Physicists have developed a new technique that uses electrical voltages to control the electron spin on a chip. The newly-developed method provides protection from spin decay, meaning that the contained information can be maintained and transmitted over comparatively large distances, as has been demonstrated by a team from the University of Basel’s Department of Physics and the Swiss Nanoscience Institute. The results have been published in Physical Review X.

For several years, researchers have been trying to use the spin of an electron to store and transmit information. The spin of each electron is always coupled...

Im Focus: The proton precisely weighted

What is the mass of a proton? Scientists from Germany and Japan successfully did an important step towards the most exact knowledge of this fundamental constant. By means of precision measurements on a single proton, they could improve the precision by a factor of three and also correct the existing value.

To determine the mass of a single proton still more accurate – a group of physicists led by Klaus Blaum and Sven Sturm of the Max Planck Institute for Nuclear...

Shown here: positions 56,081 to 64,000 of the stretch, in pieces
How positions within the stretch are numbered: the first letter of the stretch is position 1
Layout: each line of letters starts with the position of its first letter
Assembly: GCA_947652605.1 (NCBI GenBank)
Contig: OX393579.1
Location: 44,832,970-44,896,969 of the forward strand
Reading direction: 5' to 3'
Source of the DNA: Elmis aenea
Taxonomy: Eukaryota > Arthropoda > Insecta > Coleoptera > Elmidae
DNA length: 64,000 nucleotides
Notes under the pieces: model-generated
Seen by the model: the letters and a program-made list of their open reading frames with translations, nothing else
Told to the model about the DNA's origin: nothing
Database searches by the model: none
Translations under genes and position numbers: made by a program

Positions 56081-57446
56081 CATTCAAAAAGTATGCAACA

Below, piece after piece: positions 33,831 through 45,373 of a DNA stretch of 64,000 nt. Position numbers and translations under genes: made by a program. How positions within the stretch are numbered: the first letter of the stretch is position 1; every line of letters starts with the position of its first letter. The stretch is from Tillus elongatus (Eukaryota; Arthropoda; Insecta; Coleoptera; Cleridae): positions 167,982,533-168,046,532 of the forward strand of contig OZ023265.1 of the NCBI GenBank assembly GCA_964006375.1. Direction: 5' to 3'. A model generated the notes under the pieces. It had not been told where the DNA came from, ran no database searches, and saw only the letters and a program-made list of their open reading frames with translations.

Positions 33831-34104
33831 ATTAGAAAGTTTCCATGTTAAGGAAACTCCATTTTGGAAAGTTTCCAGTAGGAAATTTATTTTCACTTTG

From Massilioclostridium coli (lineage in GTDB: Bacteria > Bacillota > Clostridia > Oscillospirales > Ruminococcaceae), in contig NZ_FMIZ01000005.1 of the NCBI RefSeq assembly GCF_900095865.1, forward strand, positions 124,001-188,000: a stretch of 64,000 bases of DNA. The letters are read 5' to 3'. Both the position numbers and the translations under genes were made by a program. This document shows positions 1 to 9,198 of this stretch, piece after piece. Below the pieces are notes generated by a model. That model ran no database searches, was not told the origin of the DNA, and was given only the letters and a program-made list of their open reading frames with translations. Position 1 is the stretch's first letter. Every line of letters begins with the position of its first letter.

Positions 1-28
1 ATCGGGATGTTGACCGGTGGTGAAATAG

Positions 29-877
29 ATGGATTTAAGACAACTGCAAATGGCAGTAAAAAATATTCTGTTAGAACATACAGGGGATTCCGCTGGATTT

All Focus news of the innovation-report >>>

Anzeige

Anzeige

Event News

Clash of Realities 2017: Registration now open. International Conference at TH Köln

26.07.2017 | Event News

Closing the Sustainability Circle: Protection of Food with Biobased Materials

21.07.2017 | Event News

»We are bringing Additive Manufacturing to SMEs«

19.07.2017 | Event News

 
Latest News

CCNY physicists master unexplored electron property

26.07.2017 | Physics and Astronomy

Molecular microscopy illuminates molecular motor motion

26.07.2017 | Life Sciences

Large-Mouthed Fish Was Top Predator After Mass Extinction

26.07.2017 | Earth Sciences

VideoLinks
B2B-VideoLinks
More VideoLinks >>>